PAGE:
Functionality and Health Trends Boost Outlook for Fresh Beverage Industry

Retailers are devoting more space to fresh beverages that cater to the rising consumer demand for healthier drink options.

Retailers are responding positively to unique products and emerging brands.


In the minds of many consumers, juice — the freshly pressed, rather than UHT variety — is intrinsically linked to produce, so it is no wonder processors are establishing a more upfront connection between the two categories. To capitalize on the link, juice companies recommend grocery retailers situate juice displays close to the produce aisles, and there is evidence that those who do can reap substantial benefits.

Walter Nimocks, founder of Houston, TX-based Just Made Foods, which markets a range of tropical fruit-focused mixes and shots, advocates placing juice products close to produce to take advantage of cross-merchandising opportunities.

“Putting juice next to fruit is usually a good call, so I would recommend retailers focus on the produce area of the store,” he says. “Having complementary items merchandised together is really valuable, really important.”

Nimocks recommends also situating fruit shots nearby, suggesting keeping them in their display trays can be a real win for retailers as they don’t require stacking. “Shots are really valuable for the retailer because they can merchandise a lot of shots together on the shelf and they can be extremely productive for them,” he continues.

Nimocks also cites “grab and go” as a phenomenon that benefits retailers and fresh beverage suppliers alike. “Grab and go, for us, is a huge opportunity,” he says. “I recommend retailers keep juices close to the front of the store, so they are very visible and available for grab and go.

For Stacey Anker, director of marketing for Los Angeles, CA-based juice company POM Wonderful, making explicit the link between fresh pomegranates — the brand’s key ingredient — and their range of juices and arils makes strong commercial sense.

“For our whole pomegranates, we’ve found that displays are the No. 1 trigger for pomegranate trial,” she says, adding Wonderful also uses coupons and cross-promotion with the full family of POM products to help sell more juice and pomegranates

Will van Ingen from New Braunfels, TX-based Fresh & Direct, a company that markets Mexican coconut and coconut water brand A de Coco in the U.S., agrees the health and wellness trend offers a clear opportunity for effective cross-merchandising

“Creating thematic displays, especially in health and wellness sections, can draw attention to the unique qualities of coconut water,” he says. “Additionally, offering tastings or samples can encourage trial and drive impulse purchases. Integrating digital elements like QR codes for additional product information or recipes can also enhance customer engagement.”


According to van Ingen, A de Coco U.S. has a range of fresh coconut products, offering 100% natural products with no added ingredients. For 2024, the company is introducing “Poke-n-Drink Young Fresh Coconuts,” a new product that has been developed to cater to a “growing market segment that values the authenticity and health benefits of fresh coconut water, but also seeks ease of use.”

The inclusion of a skewer, straw, and napkin in the packaging simplifies the process of accessing the coconut water, and also addresses the demand for on-the-go consumption options, van Ingen continues.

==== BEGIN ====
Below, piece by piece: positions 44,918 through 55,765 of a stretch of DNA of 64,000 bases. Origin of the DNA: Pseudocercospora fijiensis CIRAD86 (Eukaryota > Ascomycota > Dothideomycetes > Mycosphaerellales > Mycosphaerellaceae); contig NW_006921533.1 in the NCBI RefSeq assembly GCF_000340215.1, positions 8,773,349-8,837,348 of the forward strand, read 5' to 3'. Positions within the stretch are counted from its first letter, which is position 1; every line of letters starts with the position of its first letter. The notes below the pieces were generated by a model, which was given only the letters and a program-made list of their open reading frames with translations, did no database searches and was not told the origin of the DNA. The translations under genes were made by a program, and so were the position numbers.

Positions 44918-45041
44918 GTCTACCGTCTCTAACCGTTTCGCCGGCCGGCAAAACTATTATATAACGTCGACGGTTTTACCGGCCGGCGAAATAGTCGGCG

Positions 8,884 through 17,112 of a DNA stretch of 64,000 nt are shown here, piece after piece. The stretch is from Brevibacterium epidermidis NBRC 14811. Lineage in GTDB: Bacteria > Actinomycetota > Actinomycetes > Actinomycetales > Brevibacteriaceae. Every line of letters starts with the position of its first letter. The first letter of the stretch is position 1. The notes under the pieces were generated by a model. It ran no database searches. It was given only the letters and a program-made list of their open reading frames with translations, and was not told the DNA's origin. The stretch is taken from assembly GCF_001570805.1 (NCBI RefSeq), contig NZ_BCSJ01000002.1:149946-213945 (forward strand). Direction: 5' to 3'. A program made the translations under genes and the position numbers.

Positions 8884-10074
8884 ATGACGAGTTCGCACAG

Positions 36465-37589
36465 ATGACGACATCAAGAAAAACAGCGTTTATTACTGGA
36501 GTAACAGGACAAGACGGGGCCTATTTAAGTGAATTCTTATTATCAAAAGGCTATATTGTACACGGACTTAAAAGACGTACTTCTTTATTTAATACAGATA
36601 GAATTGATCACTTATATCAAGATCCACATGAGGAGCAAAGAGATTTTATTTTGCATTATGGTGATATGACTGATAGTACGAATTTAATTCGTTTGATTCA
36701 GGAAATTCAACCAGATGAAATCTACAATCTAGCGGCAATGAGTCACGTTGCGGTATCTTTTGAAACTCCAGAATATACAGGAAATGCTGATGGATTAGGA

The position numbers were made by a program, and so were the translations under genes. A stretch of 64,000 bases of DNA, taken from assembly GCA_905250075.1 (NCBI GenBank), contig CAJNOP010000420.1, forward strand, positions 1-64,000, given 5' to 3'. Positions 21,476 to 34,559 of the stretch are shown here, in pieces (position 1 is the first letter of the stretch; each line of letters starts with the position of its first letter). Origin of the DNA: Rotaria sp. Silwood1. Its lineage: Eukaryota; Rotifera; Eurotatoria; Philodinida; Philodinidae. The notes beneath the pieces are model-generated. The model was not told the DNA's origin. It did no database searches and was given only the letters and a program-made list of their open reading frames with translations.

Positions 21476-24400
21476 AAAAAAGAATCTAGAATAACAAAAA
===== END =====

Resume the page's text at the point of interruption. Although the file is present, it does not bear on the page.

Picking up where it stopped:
This approach, he says, is particularly appealing in today’s fast-paced lifestyle where convenience is a key deciding factor for many consumers. “Unlike what’s out there on the market, this will allow consumers to quickly open a coconut, insert a straw, and begin enjoying the fresh water.”

Anker says POM Wonderful is constantly exploring new products and flavor combinations, explaining that a top priority of the business is educating potential and existing consumers on  its products’ health benefits.

In 2023, the company launched a national campaign, Real Life Is Scary: Protect Yourself With POM, which Anker says was aimed at empowering consumers to “fortify their defenses against free radicals.”

Juice companies are recommending grocery retailers situate juice displays close to the produce aisles, and there is evidence that those who do can reap substantial benefits.

“These are unstable molecules that can cause damage to our bodies over time,” she says. “Consumers can protect themselves with the antioxidant power of POM Wonderful 100% Pomegranate Juice.”

Anker says POM is working with retailers to ensure products are being highlighted to encourage sales, and reveals the company is continuing to expand its retail presence across the country. This includes the reintroduction of POM Wonderful 100% Pomegranate Juice to Costco stores nationwide. 

Just Made’s Nimocks, who established the company in 2016 with wife Norka following a long career in the food industry, has enjoyed considerable success with a range of juice products, many of which are inspired by traditional, Latin American recipes.

The company’s range of premium cold-pressed juices includes top sellers such as “Heart Health” Beets & Turmeric, “Vitality” Prickly Pear & Watermelon, and “Immunity” Blood Orange & Acerola. More recent additions include “Passion Dragon,” a mix of passion fruit, pineapple and maca root based on a traditional Nicaraguan beverage, and a “Wellness” pineapple and ginger mix inspired by what Nimocks describes as “the national drink of Jamaica.” Just Made’s version swaps pear juice for the copious amounts of sugar contained in the original version. Another recent addition is “Turmeric Defense,” a combination of passion fruit, turmeric, pineapple and carrot.

The company is also launching six new shots, based on its existing juice blends, with a focus on wellness. According to Nimocks, Just Made’s shots are different from existing shots by staying true its brand and unique flavors. The range includes: “Recovery + Immunity” with turmeric and oregano; “Productivity + Energy” comprising Lion’s Mane mushrooms and guaraná; “Gut Health +Probiotics” with papaya and ginger; “Heart Health” featuring beets and ginger; “Immunity + Antioxidants” with blueberry, lemon and honey; and “Mood + Anti-Stress” made with medicinal ashwagandha herb.


So, what are the trends currently influencing the development of the juice category? According to POM’s Anker, the most significant trend at the current time is a generalized consumer shift toward healthier eating habits and a gravitation toward better-for-you products.